ATLANTIC CITY — Steven Perskie thinks about the legacy of legalizing gambling here each time he sees the city’s skyline.

It’s been nearly four decades since Perskie, dubbed “the father of casino gaming,” wrote the law that allowed casinos in the struggling seaside city.

“The question I keep asking myself is a version of: What would Atlantic City have looked like in the last 40 years?” Perskie, 71, said Thursday. “What would Atlantic City look like today? What would the area look like today if we hadn’t done it or if we hadn’t succeeded?”

With the 40th anniversary of the Nov. 2, 1976, passage of the gambling referendum approaching, he isn’t the only one asking such questions.

On Nov. 8, the state will ask voters to again approve gaming, this time in North Jersey. The vote will come in the wake of five casino closings, 10,000 lost jobs and a city repeatedly near default following the opening of casinos in nearby states.

For a great part of the past four decades, Atlantic City casinos created thousands of jobs, millions in tax revenue and billions in capital investments while making Atlantic City an East Coast gambling mecca. Tourism in the city increased five-fold in the first decade. Neighboring communities, such as Egg Harbor and Galloway townships, saw enormous growth as people flocked to the region for work.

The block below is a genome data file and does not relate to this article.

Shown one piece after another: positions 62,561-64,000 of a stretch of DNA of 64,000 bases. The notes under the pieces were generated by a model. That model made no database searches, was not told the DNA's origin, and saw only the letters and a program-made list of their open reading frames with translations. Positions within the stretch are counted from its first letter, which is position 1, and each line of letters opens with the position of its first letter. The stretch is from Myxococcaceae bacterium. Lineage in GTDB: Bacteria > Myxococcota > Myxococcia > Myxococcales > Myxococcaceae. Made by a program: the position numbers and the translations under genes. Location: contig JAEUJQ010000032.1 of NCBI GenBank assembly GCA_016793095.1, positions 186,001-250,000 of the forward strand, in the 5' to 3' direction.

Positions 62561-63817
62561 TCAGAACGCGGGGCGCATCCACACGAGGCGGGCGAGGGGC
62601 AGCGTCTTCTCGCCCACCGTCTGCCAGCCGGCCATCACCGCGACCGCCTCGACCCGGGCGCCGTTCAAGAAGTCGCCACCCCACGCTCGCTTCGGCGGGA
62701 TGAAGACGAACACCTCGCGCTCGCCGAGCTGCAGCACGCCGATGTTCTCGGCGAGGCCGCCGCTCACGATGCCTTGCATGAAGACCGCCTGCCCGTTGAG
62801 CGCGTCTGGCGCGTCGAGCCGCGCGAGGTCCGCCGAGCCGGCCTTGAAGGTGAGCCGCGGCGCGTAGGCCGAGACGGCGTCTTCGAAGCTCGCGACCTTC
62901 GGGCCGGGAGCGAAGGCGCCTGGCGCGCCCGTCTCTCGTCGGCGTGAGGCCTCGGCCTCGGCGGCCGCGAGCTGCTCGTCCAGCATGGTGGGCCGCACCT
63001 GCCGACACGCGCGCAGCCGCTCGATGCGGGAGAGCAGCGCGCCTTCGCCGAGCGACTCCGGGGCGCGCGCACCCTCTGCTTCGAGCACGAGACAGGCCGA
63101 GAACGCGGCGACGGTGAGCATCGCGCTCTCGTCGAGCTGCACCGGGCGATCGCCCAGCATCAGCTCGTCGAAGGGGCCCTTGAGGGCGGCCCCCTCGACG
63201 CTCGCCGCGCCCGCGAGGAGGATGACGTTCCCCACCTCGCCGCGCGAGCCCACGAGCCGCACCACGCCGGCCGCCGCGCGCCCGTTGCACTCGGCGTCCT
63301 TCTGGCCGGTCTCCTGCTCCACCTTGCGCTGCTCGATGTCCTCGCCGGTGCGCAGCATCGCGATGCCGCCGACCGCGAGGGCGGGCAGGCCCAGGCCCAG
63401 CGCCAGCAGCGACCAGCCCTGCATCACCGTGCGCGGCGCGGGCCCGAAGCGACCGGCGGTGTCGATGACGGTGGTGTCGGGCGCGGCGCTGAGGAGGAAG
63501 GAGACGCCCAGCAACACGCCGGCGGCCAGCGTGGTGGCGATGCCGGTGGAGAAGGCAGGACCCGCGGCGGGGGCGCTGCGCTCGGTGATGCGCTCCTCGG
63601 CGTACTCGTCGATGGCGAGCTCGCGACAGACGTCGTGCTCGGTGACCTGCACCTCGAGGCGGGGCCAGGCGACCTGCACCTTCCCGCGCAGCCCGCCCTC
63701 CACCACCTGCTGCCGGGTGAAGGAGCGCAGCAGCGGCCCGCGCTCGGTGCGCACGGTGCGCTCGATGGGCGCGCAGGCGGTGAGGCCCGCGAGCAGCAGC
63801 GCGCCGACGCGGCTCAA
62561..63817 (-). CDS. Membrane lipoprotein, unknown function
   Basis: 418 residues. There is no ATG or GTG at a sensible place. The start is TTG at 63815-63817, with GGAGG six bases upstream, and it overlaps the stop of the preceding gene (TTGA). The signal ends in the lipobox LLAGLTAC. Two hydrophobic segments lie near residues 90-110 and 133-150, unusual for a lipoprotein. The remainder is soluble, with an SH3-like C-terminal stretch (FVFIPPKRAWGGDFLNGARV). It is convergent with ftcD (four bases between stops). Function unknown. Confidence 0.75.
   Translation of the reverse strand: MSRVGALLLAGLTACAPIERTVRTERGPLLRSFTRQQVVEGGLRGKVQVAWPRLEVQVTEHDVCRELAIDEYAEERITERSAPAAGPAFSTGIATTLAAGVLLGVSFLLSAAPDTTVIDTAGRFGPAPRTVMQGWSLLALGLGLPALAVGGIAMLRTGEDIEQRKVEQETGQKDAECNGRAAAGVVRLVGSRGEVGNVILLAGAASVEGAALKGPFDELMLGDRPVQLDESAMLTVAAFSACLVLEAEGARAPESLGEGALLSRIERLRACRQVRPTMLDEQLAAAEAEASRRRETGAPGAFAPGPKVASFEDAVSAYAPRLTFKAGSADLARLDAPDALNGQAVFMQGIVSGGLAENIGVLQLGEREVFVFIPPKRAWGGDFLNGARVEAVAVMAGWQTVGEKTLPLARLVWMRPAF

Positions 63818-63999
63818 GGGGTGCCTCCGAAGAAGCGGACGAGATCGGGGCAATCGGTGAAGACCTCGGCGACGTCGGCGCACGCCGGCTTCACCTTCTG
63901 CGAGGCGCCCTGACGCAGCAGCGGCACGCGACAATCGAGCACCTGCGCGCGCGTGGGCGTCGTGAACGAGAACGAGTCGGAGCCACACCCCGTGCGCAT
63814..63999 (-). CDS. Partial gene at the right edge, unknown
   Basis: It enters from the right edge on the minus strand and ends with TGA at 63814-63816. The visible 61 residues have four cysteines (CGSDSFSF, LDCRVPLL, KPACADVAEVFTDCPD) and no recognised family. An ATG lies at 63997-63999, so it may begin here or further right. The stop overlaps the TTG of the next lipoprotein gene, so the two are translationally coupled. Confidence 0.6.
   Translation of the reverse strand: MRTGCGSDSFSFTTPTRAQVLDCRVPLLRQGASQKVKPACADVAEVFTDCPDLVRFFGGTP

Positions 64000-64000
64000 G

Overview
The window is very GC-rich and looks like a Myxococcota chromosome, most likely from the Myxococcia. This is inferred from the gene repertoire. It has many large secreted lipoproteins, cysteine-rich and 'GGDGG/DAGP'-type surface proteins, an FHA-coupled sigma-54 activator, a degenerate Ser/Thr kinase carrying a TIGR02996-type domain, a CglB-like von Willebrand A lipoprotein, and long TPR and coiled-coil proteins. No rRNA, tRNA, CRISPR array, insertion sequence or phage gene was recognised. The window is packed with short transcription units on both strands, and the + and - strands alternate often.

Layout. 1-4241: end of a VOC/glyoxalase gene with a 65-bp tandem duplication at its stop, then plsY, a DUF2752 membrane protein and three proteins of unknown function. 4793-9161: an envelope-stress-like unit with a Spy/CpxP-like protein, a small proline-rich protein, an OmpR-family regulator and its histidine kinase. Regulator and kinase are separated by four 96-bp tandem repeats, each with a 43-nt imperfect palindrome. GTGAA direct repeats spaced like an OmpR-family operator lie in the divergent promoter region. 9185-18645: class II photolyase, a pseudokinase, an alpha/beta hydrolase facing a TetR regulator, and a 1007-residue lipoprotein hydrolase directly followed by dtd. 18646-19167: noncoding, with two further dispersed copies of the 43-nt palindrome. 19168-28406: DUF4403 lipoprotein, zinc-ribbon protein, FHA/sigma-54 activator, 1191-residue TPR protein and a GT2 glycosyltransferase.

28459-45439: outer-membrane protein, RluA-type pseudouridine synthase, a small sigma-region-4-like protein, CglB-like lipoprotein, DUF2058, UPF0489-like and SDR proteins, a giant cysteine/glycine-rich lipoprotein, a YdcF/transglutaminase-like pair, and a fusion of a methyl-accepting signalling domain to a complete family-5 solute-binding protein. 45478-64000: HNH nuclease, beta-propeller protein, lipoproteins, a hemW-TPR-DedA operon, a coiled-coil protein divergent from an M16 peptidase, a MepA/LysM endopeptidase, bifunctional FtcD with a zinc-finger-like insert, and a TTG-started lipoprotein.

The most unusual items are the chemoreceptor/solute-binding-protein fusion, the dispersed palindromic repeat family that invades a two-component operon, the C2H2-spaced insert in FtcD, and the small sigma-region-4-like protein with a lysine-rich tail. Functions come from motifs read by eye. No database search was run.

But critics say casinos didn’t fulfill all the promises. The gambling halls put small establishments out of business by offering dining, shopping and entertainment all in one building. Gaming tax revenue helped pay for Atlantic City housing and development, but the city still suffers from blighted areas and vacant properties, some right along the Boardwalk.

“It delivered a tremendous amount of jobs, a tremendous amount of revenue. In a lot of ways, a tremendous amount of excitement,” said Bryant Simon, a historian and author of “Boardwalk of Dreams: Atlantic City and the Fate of Urban America.” “But I don’t think anybody in 1976 — that night on the Boardwalk it was bone-chillingly cold and people danced to celebrate — imagined what the city looks like now.”

For Perskie, a former state lawmaker and gaming regulator, gambling didn’t accomplish everything it could have. But he said the community wouldn’t have a “small fraction of the economic viability” it has had if the referendum hadn’t passed.